Giving birth to my daughter I thought would save me from a really hellish, long, exhausting, painful and really annoying pregnancy. After spending the majority of the 9 months on bed rest, I was excited to regain my life again. Little did I know that over four years later, I’d still be in pain. Still, although it’s been a long, arduous journey, I’m beginning to feel like I’m emerging from the fog. The pain and the constant need to put my daughter first took me on a journey away from myself and into a coping pattern that I feel is beginning to break.
Something of myself was lost in that delivery. It’s difficult to explain how it happened, really, but I think the combination of constant horrific pain, extended sleep deprivation and massive depression just sucked away a little bit of my soul. I write this now in a mildly sleep-deprived state, so I won’t express it as well as I’d like, but essentially I forgot some of myself. Part of me evolved into another person, constantly obsessed with pain management and entirely devoted to my daughter’s well-being. At the same time, as I began building a career around blogging and writing from bed, much of the work I took on came by chance rather than any particular plan I might have intentionally hatched on my own.
Now my daughter is becoming her own person, and through her independence I’m finding some of my own again. Sleep has been incredibly important in this journey, because even though I am still in pain probably 80% of the time, I’m much more conscious of where I’m going and why. Professionally I have some amazing opportunities, but due to my physical limitations, I remain unable to take on all that I’d like in that respect. Still, it’s better for my health and for my daughter that I don’t work that much and I appreciate on a minimal level being forced to make realistic decisions for my family.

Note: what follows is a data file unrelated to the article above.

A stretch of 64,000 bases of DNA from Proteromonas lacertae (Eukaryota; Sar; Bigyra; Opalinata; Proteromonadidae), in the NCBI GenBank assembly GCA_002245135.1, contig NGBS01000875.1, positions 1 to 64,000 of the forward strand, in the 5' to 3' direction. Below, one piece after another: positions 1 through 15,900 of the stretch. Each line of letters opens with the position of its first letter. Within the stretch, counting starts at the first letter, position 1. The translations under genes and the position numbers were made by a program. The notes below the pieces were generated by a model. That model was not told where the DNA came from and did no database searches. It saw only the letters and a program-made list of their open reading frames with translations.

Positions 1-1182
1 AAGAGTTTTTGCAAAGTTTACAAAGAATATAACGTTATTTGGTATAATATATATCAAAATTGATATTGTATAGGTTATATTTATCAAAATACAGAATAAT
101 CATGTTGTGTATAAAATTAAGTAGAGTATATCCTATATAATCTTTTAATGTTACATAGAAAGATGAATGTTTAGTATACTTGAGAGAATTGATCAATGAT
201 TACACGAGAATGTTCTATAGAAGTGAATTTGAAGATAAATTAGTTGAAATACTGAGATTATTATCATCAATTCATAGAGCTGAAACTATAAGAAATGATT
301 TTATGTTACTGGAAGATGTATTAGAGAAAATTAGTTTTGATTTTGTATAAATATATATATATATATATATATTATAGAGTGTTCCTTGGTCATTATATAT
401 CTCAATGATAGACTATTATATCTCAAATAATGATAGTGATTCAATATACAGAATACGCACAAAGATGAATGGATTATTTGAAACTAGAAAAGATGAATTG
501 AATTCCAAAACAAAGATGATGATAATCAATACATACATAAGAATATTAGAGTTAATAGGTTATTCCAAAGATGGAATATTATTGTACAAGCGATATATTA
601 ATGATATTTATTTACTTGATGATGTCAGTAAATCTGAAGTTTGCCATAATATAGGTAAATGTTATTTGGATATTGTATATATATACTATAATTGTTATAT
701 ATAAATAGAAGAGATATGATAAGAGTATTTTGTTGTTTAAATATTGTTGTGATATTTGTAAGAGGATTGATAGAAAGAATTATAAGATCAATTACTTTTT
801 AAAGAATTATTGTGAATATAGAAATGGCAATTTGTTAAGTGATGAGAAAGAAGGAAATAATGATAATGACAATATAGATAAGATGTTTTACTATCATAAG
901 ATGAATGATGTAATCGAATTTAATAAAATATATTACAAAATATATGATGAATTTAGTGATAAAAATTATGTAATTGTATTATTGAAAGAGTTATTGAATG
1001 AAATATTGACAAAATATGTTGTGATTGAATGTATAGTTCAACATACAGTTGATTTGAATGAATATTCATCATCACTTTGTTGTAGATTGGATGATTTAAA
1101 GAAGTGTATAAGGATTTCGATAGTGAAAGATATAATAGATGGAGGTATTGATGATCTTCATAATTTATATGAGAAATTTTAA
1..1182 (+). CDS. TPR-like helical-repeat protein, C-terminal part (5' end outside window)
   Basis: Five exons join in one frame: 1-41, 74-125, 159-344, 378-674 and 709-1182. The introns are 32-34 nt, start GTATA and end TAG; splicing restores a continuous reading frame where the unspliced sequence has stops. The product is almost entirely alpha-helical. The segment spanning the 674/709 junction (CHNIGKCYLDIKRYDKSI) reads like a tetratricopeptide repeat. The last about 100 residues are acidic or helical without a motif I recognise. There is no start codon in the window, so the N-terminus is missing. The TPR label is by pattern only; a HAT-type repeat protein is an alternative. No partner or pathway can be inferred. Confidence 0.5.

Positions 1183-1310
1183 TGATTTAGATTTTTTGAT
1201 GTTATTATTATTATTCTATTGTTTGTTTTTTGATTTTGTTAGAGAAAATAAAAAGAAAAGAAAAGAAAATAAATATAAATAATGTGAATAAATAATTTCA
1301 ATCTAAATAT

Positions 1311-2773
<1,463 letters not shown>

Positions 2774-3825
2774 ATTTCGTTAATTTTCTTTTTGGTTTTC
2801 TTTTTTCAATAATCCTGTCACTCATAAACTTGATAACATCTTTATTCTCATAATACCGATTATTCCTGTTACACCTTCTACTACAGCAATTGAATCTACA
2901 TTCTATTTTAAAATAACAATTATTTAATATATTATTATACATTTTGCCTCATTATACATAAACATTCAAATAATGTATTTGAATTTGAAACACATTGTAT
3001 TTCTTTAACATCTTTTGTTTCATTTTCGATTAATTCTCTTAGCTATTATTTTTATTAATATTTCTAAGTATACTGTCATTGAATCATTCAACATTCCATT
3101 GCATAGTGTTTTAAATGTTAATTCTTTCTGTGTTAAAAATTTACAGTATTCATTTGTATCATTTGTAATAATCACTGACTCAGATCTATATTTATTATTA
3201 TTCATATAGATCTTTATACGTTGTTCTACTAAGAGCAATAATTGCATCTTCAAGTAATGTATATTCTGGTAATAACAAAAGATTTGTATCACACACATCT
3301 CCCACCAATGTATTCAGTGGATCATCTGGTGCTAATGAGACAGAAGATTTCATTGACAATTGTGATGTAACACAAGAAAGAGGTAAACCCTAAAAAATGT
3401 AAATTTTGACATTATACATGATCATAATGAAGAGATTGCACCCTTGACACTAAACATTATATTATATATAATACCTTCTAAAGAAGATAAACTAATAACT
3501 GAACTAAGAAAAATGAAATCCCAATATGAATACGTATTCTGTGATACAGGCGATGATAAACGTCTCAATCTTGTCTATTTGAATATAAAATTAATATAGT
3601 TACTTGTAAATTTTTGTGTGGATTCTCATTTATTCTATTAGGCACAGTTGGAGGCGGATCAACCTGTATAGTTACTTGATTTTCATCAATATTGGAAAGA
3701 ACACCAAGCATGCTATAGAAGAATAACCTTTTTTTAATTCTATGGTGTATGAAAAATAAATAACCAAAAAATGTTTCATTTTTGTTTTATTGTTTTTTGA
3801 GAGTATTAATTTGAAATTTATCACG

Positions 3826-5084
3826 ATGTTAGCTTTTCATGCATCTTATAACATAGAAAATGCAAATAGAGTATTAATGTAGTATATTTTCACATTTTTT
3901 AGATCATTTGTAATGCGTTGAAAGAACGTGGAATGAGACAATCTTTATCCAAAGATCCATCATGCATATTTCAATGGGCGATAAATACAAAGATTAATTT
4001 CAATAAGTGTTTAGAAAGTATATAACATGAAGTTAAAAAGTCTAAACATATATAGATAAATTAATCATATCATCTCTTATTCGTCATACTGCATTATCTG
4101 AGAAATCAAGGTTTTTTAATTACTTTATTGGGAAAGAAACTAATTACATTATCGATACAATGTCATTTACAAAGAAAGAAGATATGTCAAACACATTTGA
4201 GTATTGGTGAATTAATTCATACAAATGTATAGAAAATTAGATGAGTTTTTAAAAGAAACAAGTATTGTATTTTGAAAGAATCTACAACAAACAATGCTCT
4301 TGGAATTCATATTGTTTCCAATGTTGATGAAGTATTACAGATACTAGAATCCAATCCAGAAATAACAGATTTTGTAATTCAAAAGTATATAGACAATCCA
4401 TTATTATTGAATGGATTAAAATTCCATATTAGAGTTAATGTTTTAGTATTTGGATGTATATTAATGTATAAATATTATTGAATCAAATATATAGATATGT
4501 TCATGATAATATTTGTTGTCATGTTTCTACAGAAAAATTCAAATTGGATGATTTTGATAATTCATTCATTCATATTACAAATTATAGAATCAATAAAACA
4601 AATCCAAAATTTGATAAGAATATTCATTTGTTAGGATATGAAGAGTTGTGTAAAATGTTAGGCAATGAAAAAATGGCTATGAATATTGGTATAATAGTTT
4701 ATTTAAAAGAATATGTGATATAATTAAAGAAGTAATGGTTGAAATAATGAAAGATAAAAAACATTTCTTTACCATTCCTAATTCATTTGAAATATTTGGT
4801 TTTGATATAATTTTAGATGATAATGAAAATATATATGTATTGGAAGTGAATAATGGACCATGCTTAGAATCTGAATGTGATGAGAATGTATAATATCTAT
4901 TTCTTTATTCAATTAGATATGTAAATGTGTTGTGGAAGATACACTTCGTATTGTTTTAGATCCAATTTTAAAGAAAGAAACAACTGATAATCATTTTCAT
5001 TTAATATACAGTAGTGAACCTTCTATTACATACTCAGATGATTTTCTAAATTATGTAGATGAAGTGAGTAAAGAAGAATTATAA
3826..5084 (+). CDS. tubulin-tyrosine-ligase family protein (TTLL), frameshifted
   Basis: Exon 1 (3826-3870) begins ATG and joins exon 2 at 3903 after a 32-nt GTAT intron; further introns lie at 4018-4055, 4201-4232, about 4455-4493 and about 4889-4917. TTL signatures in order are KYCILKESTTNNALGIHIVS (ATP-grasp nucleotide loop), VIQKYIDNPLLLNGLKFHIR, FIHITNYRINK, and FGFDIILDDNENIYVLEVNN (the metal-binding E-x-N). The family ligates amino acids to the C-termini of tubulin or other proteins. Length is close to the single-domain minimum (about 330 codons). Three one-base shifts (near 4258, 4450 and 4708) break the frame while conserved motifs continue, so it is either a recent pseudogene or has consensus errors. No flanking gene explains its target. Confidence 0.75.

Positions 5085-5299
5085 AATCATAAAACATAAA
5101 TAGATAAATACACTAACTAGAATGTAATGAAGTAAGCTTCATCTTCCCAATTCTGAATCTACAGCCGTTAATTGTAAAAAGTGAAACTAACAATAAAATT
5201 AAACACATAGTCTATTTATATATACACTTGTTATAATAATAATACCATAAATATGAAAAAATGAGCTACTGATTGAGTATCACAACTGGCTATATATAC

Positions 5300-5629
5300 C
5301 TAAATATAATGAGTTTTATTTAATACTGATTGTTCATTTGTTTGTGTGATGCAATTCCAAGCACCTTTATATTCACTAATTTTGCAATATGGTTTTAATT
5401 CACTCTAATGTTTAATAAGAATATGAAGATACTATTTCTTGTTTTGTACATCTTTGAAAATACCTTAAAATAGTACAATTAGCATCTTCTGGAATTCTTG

What I lost on bed rest though was a sense of long-term focus. People would ask me what I want to do next in my career or in my life and I’d just say “whatever doesn’t hurt” or “whatever allows me to have schedule flexibility” rather than anything I might actually want for myself. In the past I would harass my husband for not knowing exactly what he wanted to do with his career and he’d just go from job to job following an interesting product or group of people rather than taking time for himself to challenge his dreams. Now I get how that happens. And for someone who is “multi-passionate,” as a friend once termed me, I’ve always had a difficult time limiting myself. It doesn’t help that self-confidence was never my strong suit, and being temporarily disabled doesn’t lend itself to increasing that metric.
I don’t want it to seem like I wasn’t doing anything worthwhile, however. I semi-anonymized this blog for search purposes, but many of the readers know who I am. You know I’ve been able to do some really amazing things over the past four years and I value those opportunities and experiences highly. But as I may have mentioned before, as cool as it was to be in the White House, I was in chronic pain in the White House, and I was unable to completely take in the whole experience like I would have otherwise. In fact, not much impresses me these days. I get the biggest highs off the rare days where I have almost no pain and can live a regular life and do things I love like skating.
So now I’m not sure where I’m going next. I still have pain, but I’m establishing a bit more independence of thought and ambition. I want to tackle the pain, but it’s not worth becoming a zombie for months on end and losing my newly regained mental freedom. And it may be worth noting that I’ve been getting out a bit more lately physically too. Physical freedom also feels nice.
Now I look at my life and my family and I feel like I should take a moment to reveal to myself what should come next. There are wondrous possibilities – more time with our daughter, starting a flexible company on my own terms, perhaps writing a book, maybe even taking a much needed vacation. What I remember of “me” may not be totally reborn yet (mostly because it never totally died in the first place), but I do have some ideas gestating that I hope will take shape. The real challenge will be finding that elusive solution to diminishing the pain for good while trying to hold onto this new-found sense of self. Stay tuned.